Joan Ripoll i Alcón. Director of the Department of Economy and Business at UAO-CEU
Drought is a recurring climatic phenomenon characterized by a reduction in rainfall compared to the average considered normal, which tends to spread unevenly over time and space and causing the water available to be insufficient to meet different needs of both humans and the ecosystem (Ortega-Gaucin, 2013).
It is difficult to objectively quantify the characteristics of droughts in terms of its intensity, magnitude, duration and spatial extent. So far, subjectivity in defining drought has made it very difficult to establish a unique and universal drought index. Still, most studies related to the analysis of the phenomenon and its evolution are based on a) the Palmer Drought Severity Index (PDSI) based on an equation of subsurface water balance (Palmer, 1965), or b) Normalized Precipitation Index (NDVI), based on a probabilistic approach to precipitation (McKee et. al., 1993).
Drought can have a natural origin, that is to say, be explained by changes in atmospheric circulation patterns, variations in solar activity and the phenomena of interaction between the ocean and the atmosphere, such as El Niño. According to the FAO (Food and Agriculture Organization of the United Nations), drought is a global phenomenon that has been especially persistent during the period 2015-16 due to one of the most extreme Niño episodes in the last 50 years.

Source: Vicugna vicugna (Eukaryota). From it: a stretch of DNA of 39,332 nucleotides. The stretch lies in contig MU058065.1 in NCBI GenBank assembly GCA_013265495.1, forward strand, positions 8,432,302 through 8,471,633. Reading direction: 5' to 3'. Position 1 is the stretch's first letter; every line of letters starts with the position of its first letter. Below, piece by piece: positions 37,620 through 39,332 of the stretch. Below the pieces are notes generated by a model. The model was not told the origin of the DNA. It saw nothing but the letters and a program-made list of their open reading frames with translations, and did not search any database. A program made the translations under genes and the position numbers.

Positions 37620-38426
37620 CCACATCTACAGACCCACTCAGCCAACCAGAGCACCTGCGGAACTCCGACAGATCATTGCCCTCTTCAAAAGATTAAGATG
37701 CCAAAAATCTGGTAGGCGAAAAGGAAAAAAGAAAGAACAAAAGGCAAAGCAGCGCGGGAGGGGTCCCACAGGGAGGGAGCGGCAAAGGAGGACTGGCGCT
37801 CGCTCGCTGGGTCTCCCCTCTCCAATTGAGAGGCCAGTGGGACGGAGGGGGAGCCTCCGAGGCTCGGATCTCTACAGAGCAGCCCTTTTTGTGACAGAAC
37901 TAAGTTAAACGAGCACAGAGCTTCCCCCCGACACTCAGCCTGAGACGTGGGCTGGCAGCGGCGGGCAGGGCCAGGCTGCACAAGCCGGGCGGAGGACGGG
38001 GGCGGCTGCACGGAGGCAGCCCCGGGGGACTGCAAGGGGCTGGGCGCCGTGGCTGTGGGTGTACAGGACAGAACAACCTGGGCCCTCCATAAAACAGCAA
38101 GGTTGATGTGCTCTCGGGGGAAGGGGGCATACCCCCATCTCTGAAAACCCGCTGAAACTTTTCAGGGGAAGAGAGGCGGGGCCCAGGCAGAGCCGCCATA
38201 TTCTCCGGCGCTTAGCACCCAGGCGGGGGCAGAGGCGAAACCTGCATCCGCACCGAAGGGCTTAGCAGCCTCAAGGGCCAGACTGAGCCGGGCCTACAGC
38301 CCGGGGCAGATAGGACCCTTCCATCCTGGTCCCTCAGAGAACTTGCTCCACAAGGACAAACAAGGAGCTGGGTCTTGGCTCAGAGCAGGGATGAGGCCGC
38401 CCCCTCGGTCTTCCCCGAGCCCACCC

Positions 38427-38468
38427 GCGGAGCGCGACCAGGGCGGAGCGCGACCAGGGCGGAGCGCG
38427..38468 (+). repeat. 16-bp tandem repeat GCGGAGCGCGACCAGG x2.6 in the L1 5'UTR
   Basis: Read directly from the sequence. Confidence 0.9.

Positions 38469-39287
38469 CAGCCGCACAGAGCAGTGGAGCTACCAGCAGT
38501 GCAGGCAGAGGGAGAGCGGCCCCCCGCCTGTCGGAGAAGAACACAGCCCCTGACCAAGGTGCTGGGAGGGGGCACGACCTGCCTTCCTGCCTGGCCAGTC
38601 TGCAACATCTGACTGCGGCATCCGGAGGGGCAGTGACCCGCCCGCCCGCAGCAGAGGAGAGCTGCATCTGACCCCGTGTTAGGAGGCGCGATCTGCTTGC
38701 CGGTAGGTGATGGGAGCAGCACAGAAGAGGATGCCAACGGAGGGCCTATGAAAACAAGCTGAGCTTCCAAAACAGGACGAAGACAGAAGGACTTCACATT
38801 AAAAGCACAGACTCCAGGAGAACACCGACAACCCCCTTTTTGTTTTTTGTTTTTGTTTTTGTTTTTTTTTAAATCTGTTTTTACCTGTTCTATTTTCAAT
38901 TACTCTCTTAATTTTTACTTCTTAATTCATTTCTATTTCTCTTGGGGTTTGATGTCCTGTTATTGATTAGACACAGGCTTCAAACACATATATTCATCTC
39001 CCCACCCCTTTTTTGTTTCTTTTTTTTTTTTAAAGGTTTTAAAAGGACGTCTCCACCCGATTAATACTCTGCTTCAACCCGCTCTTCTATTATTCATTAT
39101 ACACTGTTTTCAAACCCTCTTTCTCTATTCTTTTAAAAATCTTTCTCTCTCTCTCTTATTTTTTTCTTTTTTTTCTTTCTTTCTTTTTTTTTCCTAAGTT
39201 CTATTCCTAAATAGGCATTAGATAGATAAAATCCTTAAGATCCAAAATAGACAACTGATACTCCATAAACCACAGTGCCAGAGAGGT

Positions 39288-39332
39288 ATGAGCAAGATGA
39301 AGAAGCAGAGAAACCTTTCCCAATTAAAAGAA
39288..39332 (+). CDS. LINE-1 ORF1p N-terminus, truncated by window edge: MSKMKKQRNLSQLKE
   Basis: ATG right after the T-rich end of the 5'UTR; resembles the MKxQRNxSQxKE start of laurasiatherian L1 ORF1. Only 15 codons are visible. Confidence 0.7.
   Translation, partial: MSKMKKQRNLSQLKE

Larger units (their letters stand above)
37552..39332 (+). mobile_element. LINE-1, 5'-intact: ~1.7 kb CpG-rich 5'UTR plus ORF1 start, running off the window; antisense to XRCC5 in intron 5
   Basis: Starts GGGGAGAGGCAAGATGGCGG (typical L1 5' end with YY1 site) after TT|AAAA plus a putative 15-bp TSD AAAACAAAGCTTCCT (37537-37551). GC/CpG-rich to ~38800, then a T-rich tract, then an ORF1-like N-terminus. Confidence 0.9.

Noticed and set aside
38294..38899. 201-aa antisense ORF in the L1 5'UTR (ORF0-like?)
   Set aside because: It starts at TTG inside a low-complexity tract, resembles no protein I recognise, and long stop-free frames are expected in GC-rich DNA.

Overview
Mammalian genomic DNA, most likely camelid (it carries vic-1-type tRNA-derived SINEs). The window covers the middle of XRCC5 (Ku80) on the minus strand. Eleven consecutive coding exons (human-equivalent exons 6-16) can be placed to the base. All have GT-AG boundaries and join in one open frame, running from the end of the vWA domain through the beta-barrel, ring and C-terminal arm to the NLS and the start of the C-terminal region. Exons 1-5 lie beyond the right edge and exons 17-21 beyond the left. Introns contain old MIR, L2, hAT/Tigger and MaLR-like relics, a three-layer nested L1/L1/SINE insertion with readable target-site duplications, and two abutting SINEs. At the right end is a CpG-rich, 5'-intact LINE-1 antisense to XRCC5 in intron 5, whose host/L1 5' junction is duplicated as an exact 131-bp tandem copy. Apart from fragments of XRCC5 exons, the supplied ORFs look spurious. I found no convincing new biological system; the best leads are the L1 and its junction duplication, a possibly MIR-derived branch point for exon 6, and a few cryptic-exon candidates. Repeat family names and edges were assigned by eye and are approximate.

El Nino, a weather phenomenon that causes excessive heat and decreased rainfall in addition to food shortages, usually occurs at intervals of two to seven years and can last up to 18 months. El Niño has broad implications on weather and global climate regimes; in some regions it may lead to a decrease in rainfall and the occurrence of drought.
According to information from the Global Drought Monitor, on the European continent, drought conditions are concentrated at the higher latitudes, although lately have begun to extend any Central Europe.
In the past, droughts were not as catastrophic
In Asia, drought has persisted in the southeast, as well as in parts of India. In particular, in India, about a third of all the people have been afflicted by drought. Drought and heat continue to affect Thailand, Laos and Cambodia, leading to water and crops shortages and decimated herds.